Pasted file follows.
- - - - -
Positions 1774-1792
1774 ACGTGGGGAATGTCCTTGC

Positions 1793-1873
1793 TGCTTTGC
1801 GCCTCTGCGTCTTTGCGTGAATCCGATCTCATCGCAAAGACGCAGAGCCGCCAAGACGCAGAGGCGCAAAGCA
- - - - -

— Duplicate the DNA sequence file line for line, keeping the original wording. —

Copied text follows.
Positions 1774-1792
1774 ACGTGGGGAATGTCCTTGC

Positions 1793-1873
1793 TGCTTTGC
1801 GCCTCTGCGTCTTTGCGTGAATCCGATCTCATCGCAAAGACGCAGAGCCGCCAAGACGCAGAGGCGCAAAGCA